HMRC internal manual

Capital Gains Manual

CG64760 - Private residence relief: change in use

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S224(1) TCGA92 excludes from relief any part of a dwelling-house which has been used exclusively for a trade, business, profession or vocation, see CG64660+. More generally, relief is limited by s222(1) TCGA92 to that part of a dwelling-house which has been used as its owner’s residence.

In many cases the dwelling-house will have been altered or extended over the period of ownership and its use may have changed frequently. S224(2) TCGA92 applies in these circumstances to adjust the relief ‘in a manner which is just and reasonable’.

S224(2) TCGA92 applies when:

  • there is a change in what is occupied as a person’s residence because of

  • reconstruction of a building, or
  • conversion of a building, or
  • any other reason, or

  • there is change in use of part of the dwelling-house for

  • a trade, business, profession or vocation, or for
  • any other purpose.

The subsection is wide-ranging in its application, but its effect is to adjust the relief given by s223 TCGA92.

Method of adjustment

Each case must be considered on its merits, but the adjustment should reflect

  • the extent to which

and

  • the length of time over which

each part of the dwelling-house has been used as its owner’s only or main residence.

You should allow relief for the final part of the period of ownership for any part of the dwelling-house which has at some stage been part of the owner’s only or main residence, see CG64985+.

No adjustments

An adjustment under s224(2) TCGA92 is not appropriate where the only change of use occurs when the dwelling-house begins or ceases to be used as a residence. The method of computing relief in such circumstances is provided by s223(2) TCGA92 and there is no need for an adjustment to the relief. The effect of s224(2) TCGA92 is to adjust the relief provided by s223 TCGA92. It does not provide an authority to apportion the gain between exempt and non-exempt periods.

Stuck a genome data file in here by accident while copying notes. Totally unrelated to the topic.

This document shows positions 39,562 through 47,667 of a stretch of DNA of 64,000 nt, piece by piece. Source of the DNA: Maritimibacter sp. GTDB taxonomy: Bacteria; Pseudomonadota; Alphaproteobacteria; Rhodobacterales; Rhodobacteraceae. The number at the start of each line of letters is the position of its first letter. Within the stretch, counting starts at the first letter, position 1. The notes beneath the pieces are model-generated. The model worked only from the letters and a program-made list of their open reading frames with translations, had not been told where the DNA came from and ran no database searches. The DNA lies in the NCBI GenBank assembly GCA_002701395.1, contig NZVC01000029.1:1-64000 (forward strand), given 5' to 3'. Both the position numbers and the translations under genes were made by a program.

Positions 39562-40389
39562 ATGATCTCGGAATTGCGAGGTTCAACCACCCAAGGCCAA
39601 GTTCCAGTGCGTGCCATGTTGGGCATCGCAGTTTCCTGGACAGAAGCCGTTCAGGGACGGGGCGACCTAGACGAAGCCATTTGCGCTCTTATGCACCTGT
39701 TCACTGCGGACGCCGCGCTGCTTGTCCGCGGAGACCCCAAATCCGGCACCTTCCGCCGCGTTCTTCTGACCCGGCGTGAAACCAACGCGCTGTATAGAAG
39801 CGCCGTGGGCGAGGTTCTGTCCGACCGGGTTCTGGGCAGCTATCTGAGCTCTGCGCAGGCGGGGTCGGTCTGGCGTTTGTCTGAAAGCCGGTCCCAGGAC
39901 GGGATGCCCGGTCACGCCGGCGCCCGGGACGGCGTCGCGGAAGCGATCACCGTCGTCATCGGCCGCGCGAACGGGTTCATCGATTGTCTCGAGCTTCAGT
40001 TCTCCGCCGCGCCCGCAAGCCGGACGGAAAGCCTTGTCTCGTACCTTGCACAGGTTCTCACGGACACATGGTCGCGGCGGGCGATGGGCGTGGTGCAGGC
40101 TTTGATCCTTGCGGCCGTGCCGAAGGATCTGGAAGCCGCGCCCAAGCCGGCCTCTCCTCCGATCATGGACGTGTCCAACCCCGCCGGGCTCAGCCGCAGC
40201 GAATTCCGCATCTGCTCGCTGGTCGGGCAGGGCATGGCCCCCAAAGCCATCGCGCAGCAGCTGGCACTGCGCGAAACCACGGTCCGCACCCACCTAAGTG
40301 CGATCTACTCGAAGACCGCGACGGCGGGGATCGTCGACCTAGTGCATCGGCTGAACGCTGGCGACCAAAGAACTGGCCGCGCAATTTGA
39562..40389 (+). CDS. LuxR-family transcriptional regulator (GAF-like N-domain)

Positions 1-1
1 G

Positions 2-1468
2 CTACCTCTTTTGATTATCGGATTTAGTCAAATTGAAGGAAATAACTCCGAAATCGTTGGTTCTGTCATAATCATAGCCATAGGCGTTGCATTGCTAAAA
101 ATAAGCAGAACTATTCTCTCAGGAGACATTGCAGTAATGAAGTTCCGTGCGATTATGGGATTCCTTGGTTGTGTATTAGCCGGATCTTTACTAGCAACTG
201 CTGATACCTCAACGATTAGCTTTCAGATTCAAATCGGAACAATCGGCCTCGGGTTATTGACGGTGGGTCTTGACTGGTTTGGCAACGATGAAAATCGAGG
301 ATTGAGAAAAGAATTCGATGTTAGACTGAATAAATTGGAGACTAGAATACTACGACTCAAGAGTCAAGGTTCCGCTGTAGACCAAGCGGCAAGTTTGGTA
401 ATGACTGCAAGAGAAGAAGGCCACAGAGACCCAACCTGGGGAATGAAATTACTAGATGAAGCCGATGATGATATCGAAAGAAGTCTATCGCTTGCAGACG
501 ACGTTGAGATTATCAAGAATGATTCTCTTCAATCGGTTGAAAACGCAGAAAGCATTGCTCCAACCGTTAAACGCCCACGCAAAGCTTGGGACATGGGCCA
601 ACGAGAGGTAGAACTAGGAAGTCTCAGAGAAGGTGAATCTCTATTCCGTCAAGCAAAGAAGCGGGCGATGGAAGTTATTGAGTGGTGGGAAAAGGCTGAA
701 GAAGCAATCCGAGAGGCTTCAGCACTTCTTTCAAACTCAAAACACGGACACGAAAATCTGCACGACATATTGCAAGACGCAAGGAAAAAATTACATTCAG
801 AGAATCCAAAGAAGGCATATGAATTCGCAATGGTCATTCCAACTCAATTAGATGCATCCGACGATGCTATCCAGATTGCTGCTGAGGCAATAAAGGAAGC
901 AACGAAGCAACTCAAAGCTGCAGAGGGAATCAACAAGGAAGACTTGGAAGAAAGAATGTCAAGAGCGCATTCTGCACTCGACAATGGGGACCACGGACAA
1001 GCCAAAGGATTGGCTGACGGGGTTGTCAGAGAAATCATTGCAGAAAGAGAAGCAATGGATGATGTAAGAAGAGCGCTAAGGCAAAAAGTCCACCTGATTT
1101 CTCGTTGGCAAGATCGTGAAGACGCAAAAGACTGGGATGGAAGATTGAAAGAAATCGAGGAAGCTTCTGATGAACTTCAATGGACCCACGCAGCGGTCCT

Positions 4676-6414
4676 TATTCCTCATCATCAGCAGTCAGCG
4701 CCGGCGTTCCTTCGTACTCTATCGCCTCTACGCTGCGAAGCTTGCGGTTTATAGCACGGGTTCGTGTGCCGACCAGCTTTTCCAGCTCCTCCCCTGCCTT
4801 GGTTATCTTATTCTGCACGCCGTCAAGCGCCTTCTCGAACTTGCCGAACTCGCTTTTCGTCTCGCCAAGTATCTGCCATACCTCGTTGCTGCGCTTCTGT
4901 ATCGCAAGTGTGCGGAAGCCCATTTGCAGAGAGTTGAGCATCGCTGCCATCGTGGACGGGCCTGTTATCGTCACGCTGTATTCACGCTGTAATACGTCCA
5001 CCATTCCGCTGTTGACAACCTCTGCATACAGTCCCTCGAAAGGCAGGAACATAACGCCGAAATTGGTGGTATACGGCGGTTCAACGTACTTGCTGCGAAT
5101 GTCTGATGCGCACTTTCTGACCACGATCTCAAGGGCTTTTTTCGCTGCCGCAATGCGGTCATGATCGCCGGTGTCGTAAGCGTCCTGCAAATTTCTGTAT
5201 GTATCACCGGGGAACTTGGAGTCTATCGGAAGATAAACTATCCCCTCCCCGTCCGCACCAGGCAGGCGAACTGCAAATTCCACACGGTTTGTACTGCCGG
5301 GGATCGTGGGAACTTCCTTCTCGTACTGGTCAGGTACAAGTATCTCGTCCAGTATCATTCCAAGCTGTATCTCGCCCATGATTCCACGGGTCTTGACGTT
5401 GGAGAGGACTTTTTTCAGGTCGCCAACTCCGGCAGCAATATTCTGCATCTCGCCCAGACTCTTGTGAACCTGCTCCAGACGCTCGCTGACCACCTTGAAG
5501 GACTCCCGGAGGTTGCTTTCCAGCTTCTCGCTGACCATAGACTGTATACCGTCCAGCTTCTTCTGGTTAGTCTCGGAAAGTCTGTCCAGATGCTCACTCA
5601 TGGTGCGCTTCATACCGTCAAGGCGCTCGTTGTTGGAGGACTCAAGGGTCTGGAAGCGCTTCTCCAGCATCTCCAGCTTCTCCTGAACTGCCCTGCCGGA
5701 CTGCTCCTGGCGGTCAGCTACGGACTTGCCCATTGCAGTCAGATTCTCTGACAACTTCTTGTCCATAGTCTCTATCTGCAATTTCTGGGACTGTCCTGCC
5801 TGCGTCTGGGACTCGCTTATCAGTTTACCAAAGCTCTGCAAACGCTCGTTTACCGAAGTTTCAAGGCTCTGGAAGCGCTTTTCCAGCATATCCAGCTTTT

Computations apportioning the gain are often submitted when the period in which the dwelling-house was used as a residence coincided with a period of high house price inflation. The aim is to increase the relief due.

An example of the type of computation which has been seen is given at below. This form of computation should not be accepted. A correct computation is provided as a comparison.

Example: Incorrect application of s224(2) TCGA92 {#}

G bought a house on 1 June 2003 for £70,000. It was left empty until 1 June 2006 when he began to use it as his only or main residence. He sold the house on 1 June 2020 for £500,000.

The computation which he submits is:

EXEMPT GAIN £  
  Disposal proceeds 500,000
less Value at 1 June 2006 80,000
  420,000  
     
NON-EXEMPT GAIN 420,000  
  Value at 1 June 2006 80,000
less cost 70,000
  CHARGEABLE GAIN 10,000

The justification given for this form of computation is that the increase in the value of the house took place when the house was being used as a residence. So s224(2) TCGA92 should be applied to wholly relieve this part of the gain.

THIS APPROACH IS WRONG for two reasons:

  • s224(2) TCGA92 does not apply to these circumstances.
  • Even if it did, s224(2) TCGA92 only adjusts the relief given by s223 TCGA92. It does not alter the method of computing the gain.

The correct method of computing the relief under s223(2) TCGA92 is:

    £    
  Disposal proceeds   500,000  
less Cost   (70,000)  
  Net gain   430,000  
  Private residence relief 14 years\n17 years x £430,000 (354,118)
  CHARGEABLE GAIN   75,882